Every Monday morning, Section 215’s Akiem Bailum gives an in-depth and unfiltered look at all of the weekend’s NFL action in The Monday Morning Realist. You can follow Akiem on Twitter @Li495Akiem.
With no actual football being played this previous week (unless you count this year’s Pro Bowl which, to the Realist’s delight was halfway decent this time), we decided to go in a different direction this week.
As all eyes converge on New York and New Jersey for the Super Bowl, one element will be played up in much of this week’s leadup to the Big Game.
That element pertains to “the elements”—and we’re not talking Earth, Wind, and Fire.
Well, maybe wind.
That as well as snow. It is January heading into February, and anyone who knows anything about northeastern winters knows that it’s not exactly sunny Honolulu, Hawaii for the Pro Bowl.
Weather conditions in the Tri-State area have been frigid, thanks to a second helping of “polar vortex”. Throughout this week, crews have worked tirelessly at MetLife Stadium in East Rutherford, New Jersey as they have attempted to clear out any snow from the field as well as the stands.
WABC-TV Channel 7 in New York has its weather forecast listed as at 36 degrees and mostly cloudy with a chance for a rain or snow shower. It will feel like 31 degrees.
That’s the daytime forecast. The game will be played at night (unless Goodell decides to take a drastic move and put the Big Game on Saturday, which has been reported by some media outlets).
The nighttime forecast has a low of 28 degrees with it feeling like 21 degrees with 7 mile per hour winds.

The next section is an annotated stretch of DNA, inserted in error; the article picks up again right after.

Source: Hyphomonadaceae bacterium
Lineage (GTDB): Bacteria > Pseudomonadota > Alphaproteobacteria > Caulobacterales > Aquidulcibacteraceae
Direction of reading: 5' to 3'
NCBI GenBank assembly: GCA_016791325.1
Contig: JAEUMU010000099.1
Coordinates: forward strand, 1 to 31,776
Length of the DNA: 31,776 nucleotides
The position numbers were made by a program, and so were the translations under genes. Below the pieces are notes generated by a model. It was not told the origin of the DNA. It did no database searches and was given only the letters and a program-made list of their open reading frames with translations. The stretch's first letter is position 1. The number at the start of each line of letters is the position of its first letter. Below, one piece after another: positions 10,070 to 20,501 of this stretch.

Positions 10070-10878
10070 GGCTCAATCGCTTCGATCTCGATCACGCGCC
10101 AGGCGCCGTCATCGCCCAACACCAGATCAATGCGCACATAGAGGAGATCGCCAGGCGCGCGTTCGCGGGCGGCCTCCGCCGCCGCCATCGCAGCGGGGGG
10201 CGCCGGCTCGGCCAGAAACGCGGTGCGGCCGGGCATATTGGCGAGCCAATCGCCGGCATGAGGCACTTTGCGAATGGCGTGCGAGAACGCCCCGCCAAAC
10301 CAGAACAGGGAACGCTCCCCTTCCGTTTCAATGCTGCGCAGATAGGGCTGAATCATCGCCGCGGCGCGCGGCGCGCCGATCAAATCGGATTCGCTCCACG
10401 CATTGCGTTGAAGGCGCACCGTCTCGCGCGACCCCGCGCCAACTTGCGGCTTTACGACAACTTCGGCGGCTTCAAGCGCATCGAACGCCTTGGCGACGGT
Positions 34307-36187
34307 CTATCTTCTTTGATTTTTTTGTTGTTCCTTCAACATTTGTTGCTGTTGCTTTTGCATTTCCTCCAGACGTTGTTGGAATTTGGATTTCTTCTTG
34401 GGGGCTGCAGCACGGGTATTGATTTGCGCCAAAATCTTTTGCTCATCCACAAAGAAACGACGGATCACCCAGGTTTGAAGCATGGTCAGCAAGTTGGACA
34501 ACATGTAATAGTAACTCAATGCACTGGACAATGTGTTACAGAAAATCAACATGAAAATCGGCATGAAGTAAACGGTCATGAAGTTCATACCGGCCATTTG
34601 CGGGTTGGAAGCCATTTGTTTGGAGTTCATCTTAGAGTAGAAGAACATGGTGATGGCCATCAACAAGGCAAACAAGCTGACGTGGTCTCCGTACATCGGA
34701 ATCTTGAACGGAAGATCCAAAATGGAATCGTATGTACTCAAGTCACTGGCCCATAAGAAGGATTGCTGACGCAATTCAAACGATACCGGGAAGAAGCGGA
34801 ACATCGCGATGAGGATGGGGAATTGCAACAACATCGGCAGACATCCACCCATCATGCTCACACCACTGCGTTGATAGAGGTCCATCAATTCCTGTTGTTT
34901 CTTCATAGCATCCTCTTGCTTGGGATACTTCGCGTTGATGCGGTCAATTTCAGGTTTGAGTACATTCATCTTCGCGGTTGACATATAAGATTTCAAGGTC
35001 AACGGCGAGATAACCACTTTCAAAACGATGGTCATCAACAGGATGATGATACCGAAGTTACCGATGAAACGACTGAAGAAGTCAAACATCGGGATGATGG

By the way, the Saturday forecast, according to Gotham’s Channel 7—a high of 39 (with it feeling like 38) and cloudy, also with a chance of a snow shower. Nighttime will be 28 degrees (with it feeling like 21) with seven mile per hour winds.
So the Saturday forecast is almost the same, temperature-wise as the Sunday forecast meaning there is virtually nothing to be gained by Goodell if he were to take the drastic step in moving the game to Saturday.
After all, Goodell was the one who originally had the idea of putting a Super Bowl in the cold climate of New York and New Jersey, and knowing when these games are supposed to take place, it is probably too late for him to do a 180 on the Big Apple now.
For the game itself, most are already calling the game a major failure because of the fact that it may lead to the biggest football game of the year being affected by “the elements”.
This is hypocritical, because some of the most famous football games in history are so because they were played in fog, or snow, or rain.
Rain? Realists, remember Super Bowl XLI in Miami between the Indianapolis Colts and Chicago Bears?
For all the talk there is about how pundits do not want the Super Bowl to be decided by Mother Nature, she played an integral role in that Super Bowl that occurred in South Florida—the region of the country that gets more rain than anyplace else, by the way.
And, of course, last year at the Mercedes Benz Superdome in New Orleans, a blackout occurred shortly after Beyonce’s halftime show performance when it looked like it would be a Baltimore Ravens blowout of the San Francisco 49ers. After the blackout, Colin Kaepernick and the 49ers made a furious comeback and nearly won the game.
An ideal scenario would be to make sure that every single Super Bowl from this point forward would be played in domes, like that in New Orleans, or Detroit’s Ford Field (site of Super Bowl XL—the last one the Seattle Seahawks participated in).
But, as was shown last year in the Crescent City, it’s not just weather that can affect the Big Dance.
A cold weather Super Bowl will not affect the status of Goodell’s Super Bowl in New York and New Jersey experiment being either a success or failure. Yeah, it’s for the Lombardi Trophy. Yes, it’s in the bright lights of the City that Never Sleeps. Yes, there’s a crazy (and possibly unbearable) amount of media surrounding this game given that it is the Super Bowl and in the largest media market in the country.
But, when it comes down to it, this game will be treated just like any other game played in the cold weather. The rules don’t change just because it’s the Super Bowl.
The game won’t be a failure just because it is not being played in the supposedly warm climates of Houston, Phoenix, Dallas/Fort Worth, San Diego, New Orleans, Tampa, Miami, or Jacksonville.